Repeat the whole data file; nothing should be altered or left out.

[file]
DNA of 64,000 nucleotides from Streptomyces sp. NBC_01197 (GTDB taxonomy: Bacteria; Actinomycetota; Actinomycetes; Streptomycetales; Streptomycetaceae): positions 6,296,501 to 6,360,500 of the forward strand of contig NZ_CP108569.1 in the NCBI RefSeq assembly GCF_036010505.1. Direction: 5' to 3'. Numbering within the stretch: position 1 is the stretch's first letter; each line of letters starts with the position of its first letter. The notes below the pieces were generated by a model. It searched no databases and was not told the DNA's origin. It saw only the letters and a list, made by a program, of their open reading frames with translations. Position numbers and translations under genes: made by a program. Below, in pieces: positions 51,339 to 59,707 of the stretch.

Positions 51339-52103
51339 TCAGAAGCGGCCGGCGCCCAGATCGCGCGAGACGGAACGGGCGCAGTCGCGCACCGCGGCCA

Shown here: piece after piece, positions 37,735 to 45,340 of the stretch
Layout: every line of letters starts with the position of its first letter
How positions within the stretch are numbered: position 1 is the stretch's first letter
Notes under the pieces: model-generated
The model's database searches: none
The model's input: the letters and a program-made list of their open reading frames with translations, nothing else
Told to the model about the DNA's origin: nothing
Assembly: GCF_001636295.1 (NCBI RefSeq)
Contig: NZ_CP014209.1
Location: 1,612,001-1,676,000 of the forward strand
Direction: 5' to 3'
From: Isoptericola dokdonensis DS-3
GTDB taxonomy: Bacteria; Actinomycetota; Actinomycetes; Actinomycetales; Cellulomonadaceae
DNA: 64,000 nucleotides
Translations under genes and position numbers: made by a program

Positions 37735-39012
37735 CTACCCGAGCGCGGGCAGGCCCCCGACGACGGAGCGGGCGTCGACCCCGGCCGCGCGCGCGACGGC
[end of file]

DNA of 64,000 nucleotides from Streptomyces sp. NBC_01197 (GTDB taxonomy: Bacteria; Actinomycetota; Actinomycetes; Streptomycetales; Streptomycetaceae): positions 6,296,501 to 6,360,500 of the forward strand of contig NZ_CP108569.1 in the NCBI RefSeq assembly GCF_036010505.1. Direction: 5' to 3'. Numbering within the stretch: position 1 is the stretch's first letter; each line of letters starts with the position of its first letter. The notes below the pieces were generated by a model. It searched no databases and was not told the DNA's origin. It saw only the letters and a list, made by a program, of their open reading frames with translations. Position numbers and translations under genes: made by a program. Below, in pieces: positions 51,339 to 59,707 of the stretch.

Positions 51339-52103
51339 TCAGAAGCGGCCGGCGCCCAGATCGCGCGAGACGGAACGGGCGCAGTCGCGCACCGCGGCCA

Shown here: piece after piece, positions 37,735 to 45,340 of the stretch
Layout: every line of letters starts with the position of its first letter
How positions within the stretch are numbered: position 1 is the stretch's first letter
Notes under the pieces: model-generated
The model's database searches: none
The model's input: the letters and a program-made list of their open reading frames with translations, nothing else
Told to the model about the DNA's origin: nothing
Assembly: GCF_001636295.1 (NCBI RefSeq)
Contig: NZ_CP014209.1
Location: 1,612,001-1,676,000 of the forward strand
Direction: 5' to 3'
From: Isoptericola dokdonensis DS-3
GTDB taxonomy: Bacteria; Actinomycetota; Actinomycetes; Actinomycetales; Cellulomonadaceae
DNA: 64,000 nucleotides
Translations under genes and position numbers: made by a program

Positions 37735-39012
37735 CTACCCGAGCGCGGGCAGGCCCCCGACGACGGAGCGGGCGTCGACCCCGGCCGCGCGCGCGACGGC